But this was not at all the conclusion of Lord Taylor, whose interim report appeared four months after Hillsborough. He found that most fans were ‘not drunk, nor even the worse for drink’, and that ‘not a single witness’ supported ‘any of those allegations’ against the fans ‘although every opportunity was afforded for any of the represented parties to have any witness called…those who made them, and those who disseminated them, would have done better to hold their peace’. 

In fact, Taylor concluded that the ‘main reason’ for the disaster was ‘the failure of the police to keep control’ even if senior officers ‘were not prepared to concede they were in any respect at fault in what occurred’. 


Taylor was clear about the prime responsibility of the police for the immediately disastrous turn of events at Hillsborough. But he was also aware that there was a context to it, even if he was to address it with typical judicial circumspection.

The 1980s were a turbulent decade as Thatcher sought to remake Britain by establishing a new neoliberal order and with it an essential ingredient, a subdued, market-compliant workforce. Having defeated the miners whose year-long strike had almost brought her government to its knees, Thatcher saw in the then increasingly hysterical issue of ‘football hooliganism’ the same core problem. For her, football fans were a dangerous and unruly ‘mob’ whose subduing would send another uncompromising ‘law and order’ message to society at large.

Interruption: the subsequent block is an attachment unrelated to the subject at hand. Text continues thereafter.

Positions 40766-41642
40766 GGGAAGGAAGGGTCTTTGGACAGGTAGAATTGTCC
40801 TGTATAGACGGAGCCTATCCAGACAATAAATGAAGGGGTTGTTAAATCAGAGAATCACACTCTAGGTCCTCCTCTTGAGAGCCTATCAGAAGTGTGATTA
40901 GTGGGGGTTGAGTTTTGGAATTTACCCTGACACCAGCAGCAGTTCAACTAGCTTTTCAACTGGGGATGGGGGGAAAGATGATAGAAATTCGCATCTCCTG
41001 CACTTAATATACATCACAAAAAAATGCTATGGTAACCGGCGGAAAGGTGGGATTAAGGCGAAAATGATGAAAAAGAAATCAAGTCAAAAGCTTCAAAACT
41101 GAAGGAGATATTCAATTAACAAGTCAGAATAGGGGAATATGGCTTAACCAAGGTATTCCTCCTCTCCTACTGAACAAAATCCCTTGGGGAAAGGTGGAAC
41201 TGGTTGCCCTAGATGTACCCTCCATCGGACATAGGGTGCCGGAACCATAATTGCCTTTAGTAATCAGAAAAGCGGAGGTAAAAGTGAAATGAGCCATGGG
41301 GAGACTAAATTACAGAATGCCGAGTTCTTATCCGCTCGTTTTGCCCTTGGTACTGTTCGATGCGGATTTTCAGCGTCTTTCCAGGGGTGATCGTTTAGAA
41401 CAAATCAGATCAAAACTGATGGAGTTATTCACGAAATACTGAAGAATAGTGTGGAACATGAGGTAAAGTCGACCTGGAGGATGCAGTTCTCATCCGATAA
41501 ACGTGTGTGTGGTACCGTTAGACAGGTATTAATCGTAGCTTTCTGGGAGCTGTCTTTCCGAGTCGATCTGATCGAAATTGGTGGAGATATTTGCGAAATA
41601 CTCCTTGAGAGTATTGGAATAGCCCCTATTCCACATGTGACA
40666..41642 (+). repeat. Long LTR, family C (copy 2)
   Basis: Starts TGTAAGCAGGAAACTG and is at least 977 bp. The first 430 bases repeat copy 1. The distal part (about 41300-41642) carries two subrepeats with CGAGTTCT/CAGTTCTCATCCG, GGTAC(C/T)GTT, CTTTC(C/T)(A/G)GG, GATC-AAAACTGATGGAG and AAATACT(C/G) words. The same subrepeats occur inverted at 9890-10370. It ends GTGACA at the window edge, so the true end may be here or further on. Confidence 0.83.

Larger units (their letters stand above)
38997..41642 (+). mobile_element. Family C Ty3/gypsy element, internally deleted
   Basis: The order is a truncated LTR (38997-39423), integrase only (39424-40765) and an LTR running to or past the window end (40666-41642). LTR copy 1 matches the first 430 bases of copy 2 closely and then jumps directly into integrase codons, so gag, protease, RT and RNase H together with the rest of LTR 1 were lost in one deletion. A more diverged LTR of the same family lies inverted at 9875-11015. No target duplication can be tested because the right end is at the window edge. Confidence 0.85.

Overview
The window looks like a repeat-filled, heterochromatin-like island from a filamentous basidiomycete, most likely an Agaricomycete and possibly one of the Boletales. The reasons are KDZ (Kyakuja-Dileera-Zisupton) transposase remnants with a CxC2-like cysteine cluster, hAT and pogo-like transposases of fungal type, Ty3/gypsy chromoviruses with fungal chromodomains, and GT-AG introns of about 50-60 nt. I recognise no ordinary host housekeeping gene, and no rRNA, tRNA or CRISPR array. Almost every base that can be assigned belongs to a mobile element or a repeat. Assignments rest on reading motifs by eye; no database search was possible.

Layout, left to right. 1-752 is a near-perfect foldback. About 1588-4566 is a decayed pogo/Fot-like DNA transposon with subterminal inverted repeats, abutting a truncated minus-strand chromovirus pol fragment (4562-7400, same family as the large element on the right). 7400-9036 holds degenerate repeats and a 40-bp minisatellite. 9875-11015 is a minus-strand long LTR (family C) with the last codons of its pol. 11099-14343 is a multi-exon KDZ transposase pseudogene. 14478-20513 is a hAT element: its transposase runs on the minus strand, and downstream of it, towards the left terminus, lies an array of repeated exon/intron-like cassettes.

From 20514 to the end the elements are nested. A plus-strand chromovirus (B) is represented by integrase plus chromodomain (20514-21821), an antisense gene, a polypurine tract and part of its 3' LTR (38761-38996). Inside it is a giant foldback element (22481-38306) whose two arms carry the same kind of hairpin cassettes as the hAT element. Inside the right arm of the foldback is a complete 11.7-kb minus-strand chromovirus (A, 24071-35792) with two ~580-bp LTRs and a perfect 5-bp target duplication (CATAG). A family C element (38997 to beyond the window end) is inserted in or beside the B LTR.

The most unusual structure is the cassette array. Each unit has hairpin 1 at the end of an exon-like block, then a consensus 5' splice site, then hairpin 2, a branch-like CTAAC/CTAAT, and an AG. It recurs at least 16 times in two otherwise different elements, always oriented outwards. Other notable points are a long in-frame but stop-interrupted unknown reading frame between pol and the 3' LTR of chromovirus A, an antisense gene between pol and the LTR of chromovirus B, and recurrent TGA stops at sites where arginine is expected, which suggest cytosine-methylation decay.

One of the direct consequences of this near-hysteria was the practice of ‘corralling’ fans onto terraces that were divided into pens and which blocked ready access to the pitch. In short, fans were caged like animals during matches. As a result, at Hillsborough, penned-in Liverpool fans could not readily escape the deadly crush by taking to the pitch. Taylor himself noted that the febrile atmosphere around ‘hooliganism’ had brought about a dangerous ‘imbalance’ between law and order and fan safety.

This ‘imbalance’ reflected ruling class priorities and came with a deep class-based contempt for ordinary working people, the consequences of which at Hillsborough were deadly. In a 1995 article that has only recently come to light, Boris Johnson gave fulsome expression to this contempt when he wrote, ‘Working class men are likely to be drunk, criminal, aimless, feckless and hopeless. And perhaps claim to suffer from low esteem, brought on by unemployment.’ Johnson’s arrogance is here only superseded by his ignorance, but he voiced the private thoughts of many in the establishment.